Nick Eynaud, another WAAPA grad making his professional Queensland debut, has come from a European touring season of Priscilla Queen of the Desert and MTC’s The Last Man Standing. In the role of Mary Sunshine he makes me feel as if I should warn our mate, Helpmann Award winner, James Millar (Miss Trunchbull in Matilda) to watch his back. These two must be WAAPA’s tallest and most talented male triple threats since Hugh (Jackman) finished. Eynaud’s performance is so sure and detailed that my friend doesn’t realise he’s a he and not a she until he is revealed by Billy Flynn!

Eli Cooper (Dance Captain) shines in the ensemble. A precision performer with a lovely resonant voice and a strong sense of character even in the smallest, most thankless roles, Cooper is an absolute joy to watch. The male ensemble is rounded out by Brendan Kydd, Ricky Borg and Mark Smith. You may recognise any number of the girls, all consistent triple threats with lots to prove. Cell Block Tango is a highlight, yes, but it requires much more room for the girls to really move; as the showstopper it’s intended to be, it lacks impact. Having said that, this is the only number in which we see the lighting concept work as it was intended. (The female ensemble comprises Demi Phillips, Kirra Johnson, Sarah Wrobel, Meghan Lucken, Rachael Russell & Lucy Clough).

While a slightly lagging pace and careful direction has at times let the production down, and as a result the show didn’t sizzle enough for me, I doubt that anyone else will be bothered by the occasional anomalies, which we’ll simply put down to the need to see more and do more (directing). This applies to every single Sunshine Coast director we know at the moment. If you’re making stuff you must see stuff – good and bad – and learn to distinguish between what has real impact and what leaves you (us) unaffected. Learn what works and what doesn’t, and learn how to coax it from your performers to give us scintillating, electrifying performances. All the elements are there. The talent is abundant. It’s a great, entertaining show.

Mad About Theatre is to be commended because this company is far ahead of the community pack in terms of its professionalism (and now we’re talking about the discipline, dedication and resourcefulness required to get a show like this on, as well as the pay packets), and that’s the idea. We talk about this often: community theatre is for everyone, but to level up requires something extra special. Mad About Theatre offers the more ambitious artists an opportunity to step up and see what they’re made of, and invites audiences to an evening of local theatrical entertainment that’s actually worth the asking price.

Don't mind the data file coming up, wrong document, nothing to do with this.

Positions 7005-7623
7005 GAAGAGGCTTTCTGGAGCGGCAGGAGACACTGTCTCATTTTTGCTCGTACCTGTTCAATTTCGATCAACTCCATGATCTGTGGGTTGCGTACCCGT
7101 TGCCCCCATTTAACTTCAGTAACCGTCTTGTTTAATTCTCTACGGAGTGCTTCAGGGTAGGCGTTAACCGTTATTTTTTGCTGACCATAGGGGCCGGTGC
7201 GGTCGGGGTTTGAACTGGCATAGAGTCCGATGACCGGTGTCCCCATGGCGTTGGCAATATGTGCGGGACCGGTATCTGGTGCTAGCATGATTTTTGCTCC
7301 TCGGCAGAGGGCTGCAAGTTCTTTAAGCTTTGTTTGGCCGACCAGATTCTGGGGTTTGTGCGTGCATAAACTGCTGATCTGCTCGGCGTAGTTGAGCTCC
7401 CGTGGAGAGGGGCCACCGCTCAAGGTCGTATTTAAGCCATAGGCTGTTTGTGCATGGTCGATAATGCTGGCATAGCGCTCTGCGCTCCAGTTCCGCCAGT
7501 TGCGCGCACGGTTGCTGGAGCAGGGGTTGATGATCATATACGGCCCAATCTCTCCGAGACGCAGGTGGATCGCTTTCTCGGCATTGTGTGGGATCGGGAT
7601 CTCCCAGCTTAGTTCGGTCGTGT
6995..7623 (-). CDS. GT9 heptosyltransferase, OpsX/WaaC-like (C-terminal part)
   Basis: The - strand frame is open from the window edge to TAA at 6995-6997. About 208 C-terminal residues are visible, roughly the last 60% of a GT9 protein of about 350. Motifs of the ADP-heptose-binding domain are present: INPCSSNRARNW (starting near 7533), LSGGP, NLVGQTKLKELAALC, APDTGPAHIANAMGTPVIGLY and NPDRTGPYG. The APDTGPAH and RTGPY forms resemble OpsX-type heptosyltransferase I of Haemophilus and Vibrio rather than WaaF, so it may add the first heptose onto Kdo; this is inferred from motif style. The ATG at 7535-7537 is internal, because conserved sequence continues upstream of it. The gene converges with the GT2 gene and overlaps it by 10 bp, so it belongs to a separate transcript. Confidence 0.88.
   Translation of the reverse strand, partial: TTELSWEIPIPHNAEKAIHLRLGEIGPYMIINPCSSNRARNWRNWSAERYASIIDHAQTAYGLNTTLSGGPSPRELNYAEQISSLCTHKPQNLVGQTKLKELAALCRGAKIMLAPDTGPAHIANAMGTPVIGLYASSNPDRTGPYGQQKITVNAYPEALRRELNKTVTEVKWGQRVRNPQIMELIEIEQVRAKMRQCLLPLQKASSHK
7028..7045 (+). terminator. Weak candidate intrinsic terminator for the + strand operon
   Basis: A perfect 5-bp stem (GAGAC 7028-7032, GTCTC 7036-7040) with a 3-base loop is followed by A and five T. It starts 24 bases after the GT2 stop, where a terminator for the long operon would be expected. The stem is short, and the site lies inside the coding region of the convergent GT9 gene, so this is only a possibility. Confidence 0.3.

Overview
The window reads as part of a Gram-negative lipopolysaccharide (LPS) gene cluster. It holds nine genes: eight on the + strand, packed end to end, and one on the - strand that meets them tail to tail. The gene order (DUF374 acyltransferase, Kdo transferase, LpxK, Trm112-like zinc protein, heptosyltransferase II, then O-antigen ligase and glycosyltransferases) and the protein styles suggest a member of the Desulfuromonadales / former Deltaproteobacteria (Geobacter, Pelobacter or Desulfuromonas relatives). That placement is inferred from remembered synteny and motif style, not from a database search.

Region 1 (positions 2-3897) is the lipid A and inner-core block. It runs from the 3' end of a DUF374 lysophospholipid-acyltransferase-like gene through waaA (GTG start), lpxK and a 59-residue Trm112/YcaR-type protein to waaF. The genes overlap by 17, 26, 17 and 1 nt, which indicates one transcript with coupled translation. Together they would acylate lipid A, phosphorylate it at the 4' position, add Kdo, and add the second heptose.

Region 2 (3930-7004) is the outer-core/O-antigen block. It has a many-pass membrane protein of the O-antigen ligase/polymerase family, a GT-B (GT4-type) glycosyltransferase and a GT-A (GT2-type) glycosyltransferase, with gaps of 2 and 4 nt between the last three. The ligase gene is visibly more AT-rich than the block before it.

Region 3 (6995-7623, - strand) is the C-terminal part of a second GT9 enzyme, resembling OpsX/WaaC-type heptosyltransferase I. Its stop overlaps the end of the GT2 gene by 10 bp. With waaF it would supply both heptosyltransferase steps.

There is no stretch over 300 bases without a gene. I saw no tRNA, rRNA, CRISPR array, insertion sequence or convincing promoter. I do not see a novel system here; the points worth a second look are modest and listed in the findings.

#First World White Girls: Botox Party

#First World White Girls: Botox Party

Brisbane Powerhouse

Brisbane Powerhouse Rooftop Terrace

March 8 – 12 2017

Reviewed by Xanthe Coward

First World White Girls is a proudly Queensland created phenomenon, inspired by an inexhaustible list of what is commonly referred to as #firstworldproblems

These are the things we should be ashamed of admitting are a problem, but we’re not ashamed because it’s all relative, isn’t it? What we don’t have we desire, and what we don’t have going perfectly for us is nothing less than lamentable, even while others are suffering.

This smash hit cabaret, direct from a sold out season at Adelaide Fringe Festival and Brisbane Comedy Festival, is the realisation of an original concept, which manifested in a little show at the Judith Wright Centre last year.

I didn’t love it, but I love its adopted little black baby, Botox Party. Judy Hains (trust fund princess, Tiffany) and Meggan Hickey (Noosa born and bred Maddison) take us through an irreverent hour or so of social catastrophes and gross injustice from their privileged point of view. From Tinder to Trump to celebrity style and puppies, climate change, labiaplasty and those little black babies (so wrong but so funny), the girls, accompanied by Max Radvan on keys, lead us through a number of hilarious recounts of their first world white girl problems and also, invite the audience to contribute their own issues to the show. This works much better this time, the pace vastly improved and the girls better able to handle the throws from the audience, rather than the original and rather time-consuming awkward reading of what we’d written before the show, the pieces of paper randomly drawn from a bucket (OR WERE THEY?).

The vocals this time are stronger and the harmonies slicker, with Hickey’s versatility a highlight in  multi-tasking singing/tap dancing hilarious new number, Snowflake. Hains giving us new insight into the ageing process via a sensational rendition of Memory. The original numbers, penned by Hains, are witty, catchy ditties with less forced rhyme than before (or are they better selling the songs?) and a greater degree of difficulty, which we see particularly in the satirical tribute to the disaster that is Donald Trump, complete with Patty Simcox inspired cheer choreography. The stakes have been well and truly raised, and we can’t fail to recognise these abhorrent creatures and their complaints, and laugh and gasp for breath with them.

I love that this show continues to evolve and prove itself to be just as current and as relevant as ever, making it much funnier and riskier than it has been before. This is the added value for audiences (and for return audiences), as well as for the artists, who obviously get to work more often doing what they love when we support the arts, so that good things can be made better and tour for longer.

Botox Party is pure fun, very funny entertainment, but the not-so-subtle satirical message marched out alongside every line is nothing less than deeply disturbing if we actually pause to think on it, and this juxtaposition makes for terrific theatre that we can enjoy time and time again, digesting as much or as little as we like. After the balloons deflate, our hangover lifts and our next Botox appointment looms, we might actually consider for a moment longer, what it is we really value in life. Or not. It’s probably too hard to even contemplate, right? Yet another #firstworldproblem #justenjoytheshow